April 18, 2019
Interview with April Busch
April Busch - Technical Operations Director
What is your role here at Lyric, and how long have you held the position?
I've now been at Lyric almost eight years (the time has flown by!). I was previously Production Manager, but my title has changed to Technical Operations Director. I negotiate contracts for the designers of our productions and help plan their schedules. I also handle communication within the company if there are any special events occurring in the building, like board meetings or photo shoots. Anytime someone needs to have the crew (stage crew, wigs, makeup, wardrobe, props, carpenters, sound, and electricians) involved in something that isn’t onstage, I help facilitate that as well.
I've added logistics to the long list of things that I do. That means I'm responsible for getting productions here — shows we've rented or co-produced, or scenery and costumes that have been built elsewhere, and for getting scenery and costumes that we're renting to other companies out to them. It's a lot of communication with the shipper or the receiver regarding when/where the show can be picked up received, and communication with our shipping partners, and coordinating with our crew to make sure there are people available to load, unload, or cross-load. I've learned a lot about OTR (over-the-road) shipping by truck in semi's and containers, rail shipping and ocean freight. I've also learned a fair amount about geography. Logistics takes up a lot more time than I thought it would, but it's fine because I find it endlessly fascinating.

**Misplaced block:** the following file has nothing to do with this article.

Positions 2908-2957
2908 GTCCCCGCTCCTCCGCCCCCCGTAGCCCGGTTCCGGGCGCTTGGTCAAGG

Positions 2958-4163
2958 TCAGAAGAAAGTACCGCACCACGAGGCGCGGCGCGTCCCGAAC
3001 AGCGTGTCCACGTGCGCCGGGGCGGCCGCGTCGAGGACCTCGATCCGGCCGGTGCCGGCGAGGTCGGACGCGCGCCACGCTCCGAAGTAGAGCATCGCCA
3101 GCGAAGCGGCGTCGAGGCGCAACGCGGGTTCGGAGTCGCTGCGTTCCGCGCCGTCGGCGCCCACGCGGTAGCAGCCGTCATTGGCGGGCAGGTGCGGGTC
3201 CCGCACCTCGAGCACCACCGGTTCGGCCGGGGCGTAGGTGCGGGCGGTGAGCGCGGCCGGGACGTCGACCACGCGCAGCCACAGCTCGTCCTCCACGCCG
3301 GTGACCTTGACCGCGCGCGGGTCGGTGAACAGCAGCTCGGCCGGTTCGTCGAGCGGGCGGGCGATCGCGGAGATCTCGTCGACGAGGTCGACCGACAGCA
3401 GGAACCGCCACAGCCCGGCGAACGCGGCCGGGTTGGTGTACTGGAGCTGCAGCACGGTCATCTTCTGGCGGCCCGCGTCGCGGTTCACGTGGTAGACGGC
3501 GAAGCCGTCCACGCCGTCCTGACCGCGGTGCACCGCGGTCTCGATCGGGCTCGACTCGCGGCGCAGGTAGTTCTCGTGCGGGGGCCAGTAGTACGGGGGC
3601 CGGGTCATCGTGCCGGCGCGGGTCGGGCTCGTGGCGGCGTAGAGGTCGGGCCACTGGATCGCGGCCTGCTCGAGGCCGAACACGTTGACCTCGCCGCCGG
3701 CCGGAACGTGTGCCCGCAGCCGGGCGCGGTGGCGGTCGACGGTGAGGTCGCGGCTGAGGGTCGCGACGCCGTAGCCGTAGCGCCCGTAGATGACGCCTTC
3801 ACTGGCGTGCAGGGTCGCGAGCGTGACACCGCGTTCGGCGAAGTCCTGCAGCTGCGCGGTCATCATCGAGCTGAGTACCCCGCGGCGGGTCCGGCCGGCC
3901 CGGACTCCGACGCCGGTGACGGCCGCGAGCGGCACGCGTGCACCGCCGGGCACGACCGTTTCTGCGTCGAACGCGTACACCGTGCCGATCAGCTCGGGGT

What led you to work at Lyric?
I worked for San Francisco Opera for 14 years, and I was interested in getting back to my Midwestern roots. I’m originally from southern Indiana.
When I was five years old, I came to Chicago during a family Christmas trip and I told myself I would live in Chicago one day. I love opera so much that in grad school at the Yale School of Drama, I wrote my thesis on how to plan and produce an opera season. And now I’m here!
What’s a typical day like for you?
Every day is unique. I come in with a planned to-do list, and my day often takes me in completely different directions. I’m usually fielding requests, answering calls, or trying to find the answers to questions. I’m an information hub. My day can also include scheduling, budgeting, writing contracts, and coordinating where the crews need to go.
What’s the most challenging aspect of your job?
Making sure communication between different groups and departments is accurate and up to date. From the technical department to the stage crew to the designers, I ensure that we all start and end on the same page. It’s challenging, but we make it work! Communicating with designers that are based in different time zones (like Australia) is tough, too.
What keeps you committed to the work you do?
I love it because my job is hectic, and because it’s never the same. I believe in the product, in opera, as an escape and as a therapy. It allows you to forget about your mortgage or world problems for a few hours and just listen to beautiful music.
What’s something about your job that people might not know?